Moreover, Corke (2012) reports that an imperfection in the muscle controls of lips and tongue will limit or prevent the child’s ability to speak or make some intelligible sounds. Lastly, their physical impairment usually requires some surgeries to be performed on these children, meaning that they spend the majority of their time lying on their back in hospital or at home (Bellamy, et al. 2010).

Dutton and Bax (2010) further demonstrates that learning difficulties can also  result from medical causes; for example, ear infections may lead to head banging; the side effects of some drugs or a sensory impairment may cue visual-oriented mannerisms, such as eye-poking and hand movement in front of the child’s eyes.

Communication ability for children who have PMLD

Bellamy, et al. (2010) stated that communication is a purposeful response that the child makes with an expectation of affecting the behavior of another person.

 

Ware (2003) noted that PMLD children’s CI is in a very early pre-intentional stage of development, which typically occurs in Piaget’s Sensory motor stages from birth to 24 months. Doherty and Hughes (2009) identify these stages; in the ‘reflexive stage’, the child produces different vocal sounds relating to hunger or comfort before they actually begin to formulate coherent speech. If the adult’s responses are consistent, the child realizes that he/she can achieve a given goal through repeating the sound or expression that elicited that response. At this point, via several reflex actions made by the child and the consequences they produce, the child can learn about himself/herself and his/her environment, and how things happen through movements and sensations; the child moves to the ‘reactive stage’. In the ‘proactive stage’, he/she is more capable of conveying different clear and deliberate signs of communication, producing intentional communication perceptible by others.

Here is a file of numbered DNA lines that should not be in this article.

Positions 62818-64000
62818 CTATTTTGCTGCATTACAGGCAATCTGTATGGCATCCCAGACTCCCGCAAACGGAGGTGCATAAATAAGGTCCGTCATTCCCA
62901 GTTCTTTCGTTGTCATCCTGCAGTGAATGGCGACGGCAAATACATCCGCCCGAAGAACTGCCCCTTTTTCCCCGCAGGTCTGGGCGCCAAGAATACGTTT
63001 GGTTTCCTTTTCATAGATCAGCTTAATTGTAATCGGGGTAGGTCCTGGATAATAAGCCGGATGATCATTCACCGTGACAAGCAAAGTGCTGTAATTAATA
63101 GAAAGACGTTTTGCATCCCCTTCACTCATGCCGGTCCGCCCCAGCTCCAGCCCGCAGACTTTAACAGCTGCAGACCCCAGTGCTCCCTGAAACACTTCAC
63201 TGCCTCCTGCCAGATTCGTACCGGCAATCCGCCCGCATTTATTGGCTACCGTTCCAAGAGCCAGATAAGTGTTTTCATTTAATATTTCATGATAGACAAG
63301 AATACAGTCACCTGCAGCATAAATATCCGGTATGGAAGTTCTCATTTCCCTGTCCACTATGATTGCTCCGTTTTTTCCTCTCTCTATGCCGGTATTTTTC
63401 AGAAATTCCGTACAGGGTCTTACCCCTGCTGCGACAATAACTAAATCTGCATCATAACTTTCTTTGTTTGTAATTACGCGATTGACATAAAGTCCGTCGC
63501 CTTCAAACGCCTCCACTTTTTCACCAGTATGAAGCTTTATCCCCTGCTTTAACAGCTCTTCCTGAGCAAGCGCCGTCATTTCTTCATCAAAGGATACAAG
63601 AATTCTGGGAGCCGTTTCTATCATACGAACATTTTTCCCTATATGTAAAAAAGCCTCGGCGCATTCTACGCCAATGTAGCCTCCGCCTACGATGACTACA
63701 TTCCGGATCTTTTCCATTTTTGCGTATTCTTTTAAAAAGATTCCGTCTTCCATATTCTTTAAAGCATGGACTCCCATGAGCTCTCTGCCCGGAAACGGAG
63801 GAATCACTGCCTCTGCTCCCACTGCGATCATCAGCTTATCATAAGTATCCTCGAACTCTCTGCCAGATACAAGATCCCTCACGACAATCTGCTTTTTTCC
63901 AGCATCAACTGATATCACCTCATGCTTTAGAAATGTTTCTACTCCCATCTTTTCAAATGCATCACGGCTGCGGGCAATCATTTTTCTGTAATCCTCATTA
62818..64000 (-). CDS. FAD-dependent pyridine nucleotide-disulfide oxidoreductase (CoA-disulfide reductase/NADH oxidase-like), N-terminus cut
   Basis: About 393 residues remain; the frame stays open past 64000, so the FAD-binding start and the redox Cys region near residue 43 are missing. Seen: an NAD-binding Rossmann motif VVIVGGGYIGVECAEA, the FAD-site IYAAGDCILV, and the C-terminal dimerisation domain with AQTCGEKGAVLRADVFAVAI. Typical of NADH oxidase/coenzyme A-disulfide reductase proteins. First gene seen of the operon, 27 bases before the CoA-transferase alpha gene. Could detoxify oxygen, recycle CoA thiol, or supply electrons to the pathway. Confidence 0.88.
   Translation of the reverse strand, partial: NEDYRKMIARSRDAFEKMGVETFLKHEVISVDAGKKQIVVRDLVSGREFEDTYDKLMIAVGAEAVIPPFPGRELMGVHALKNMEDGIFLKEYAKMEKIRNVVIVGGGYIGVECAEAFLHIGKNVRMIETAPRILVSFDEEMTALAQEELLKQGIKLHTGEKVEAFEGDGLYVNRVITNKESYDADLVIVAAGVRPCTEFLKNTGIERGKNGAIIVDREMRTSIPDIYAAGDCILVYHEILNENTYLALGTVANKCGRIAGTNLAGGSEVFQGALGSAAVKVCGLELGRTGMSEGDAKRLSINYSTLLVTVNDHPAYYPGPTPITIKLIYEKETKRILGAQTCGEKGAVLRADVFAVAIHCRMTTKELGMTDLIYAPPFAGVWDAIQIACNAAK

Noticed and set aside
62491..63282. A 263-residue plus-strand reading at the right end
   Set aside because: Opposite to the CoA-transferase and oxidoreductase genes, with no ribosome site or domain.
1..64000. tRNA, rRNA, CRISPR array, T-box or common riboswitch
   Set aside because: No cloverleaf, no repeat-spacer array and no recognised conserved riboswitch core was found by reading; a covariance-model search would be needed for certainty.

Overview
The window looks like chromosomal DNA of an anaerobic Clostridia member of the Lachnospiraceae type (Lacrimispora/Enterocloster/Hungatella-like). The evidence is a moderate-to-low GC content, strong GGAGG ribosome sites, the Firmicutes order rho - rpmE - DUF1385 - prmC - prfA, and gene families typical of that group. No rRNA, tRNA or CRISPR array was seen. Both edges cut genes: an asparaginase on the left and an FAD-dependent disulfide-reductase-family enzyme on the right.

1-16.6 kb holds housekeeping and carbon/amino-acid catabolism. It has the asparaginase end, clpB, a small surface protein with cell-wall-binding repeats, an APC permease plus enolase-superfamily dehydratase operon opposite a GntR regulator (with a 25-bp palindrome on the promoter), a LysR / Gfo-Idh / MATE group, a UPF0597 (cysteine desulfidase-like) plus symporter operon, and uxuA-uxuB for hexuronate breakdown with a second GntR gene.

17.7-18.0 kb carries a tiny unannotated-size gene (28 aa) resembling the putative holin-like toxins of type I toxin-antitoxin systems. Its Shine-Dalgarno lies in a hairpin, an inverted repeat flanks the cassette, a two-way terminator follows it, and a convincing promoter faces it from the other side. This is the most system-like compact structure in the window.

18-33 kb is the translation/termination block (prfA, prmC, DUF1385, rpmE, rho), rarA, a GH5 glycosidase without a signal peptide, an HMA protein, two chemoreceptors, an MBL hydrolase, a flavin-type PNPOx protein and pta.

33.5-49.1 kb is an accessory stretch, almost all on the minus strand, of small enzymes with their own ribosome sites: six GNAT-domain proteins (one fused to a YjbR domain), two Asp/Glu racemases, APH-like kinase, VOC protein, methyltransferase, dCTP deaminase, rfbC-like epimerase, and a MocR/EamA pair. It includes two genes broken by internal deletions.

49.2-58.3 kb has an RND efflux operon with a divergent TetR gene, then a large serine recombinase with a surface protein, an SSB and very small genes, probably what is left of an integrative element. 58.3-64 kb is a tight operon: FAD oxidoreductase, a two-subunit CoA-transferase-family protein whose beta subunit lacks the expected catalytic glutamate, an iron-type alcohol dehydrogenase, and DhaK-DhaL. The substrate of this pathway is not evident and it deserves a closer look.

Theoretical Background of Intensive Interaction

Developmental literatures and other surveys have influenced Intensive Interaction approach to handling people with PMLD. Psychological theories of ‘augmented mothering’ demonstrate that infants start interacting with adults immediately after birth. Within one year, children attain fundamentals of communications which help them to give adequate sustained attention and take part in social interactions (Smith et al., 2003). Children then learn to respond to and communicate through facial expression and eye contact, all which take place through interaction (Emerson and Heslop, 2010).

According to Nind’s (1996) interaction between two people can only take place when they all have the mastery of communication fundamentals. It is these fundamentals that help children to learn how to initiate and sustain communication. A survey by Nind and Hewett (1994) demonstrated that the fundamentals of communication are helpful for building social interactivity. People learn how to communicate when they develop the desire to be with others.

These theoretical standpoints motivated the design of the Intensive Interaction (II)   approach to teach people with PMLD how to communicate. II is an exciting learner-centered technique for teaching communication skills to children with PMLD. Care staff, teachers and speech instructors can use the technique to help children.  It helps them to develop interest in looking, smiling, and vocalizing.

Intensive Interaction in Research Practices

            Nind (1996) demonstrates that psychological needs of people with PMLD have been neglected, yet by use of intensive interaction, their difficulties can considerably be solved. Teachers have traditionally used Intensive Interaction with children with PMLD or autism. In 2008 at an Intensive Interaction conference researchers recommended its use with clients or children with profound communication difficulties. The conference also approved the use of II with individuals with, brain injury, sensory difficulties, dementia, and even stroke.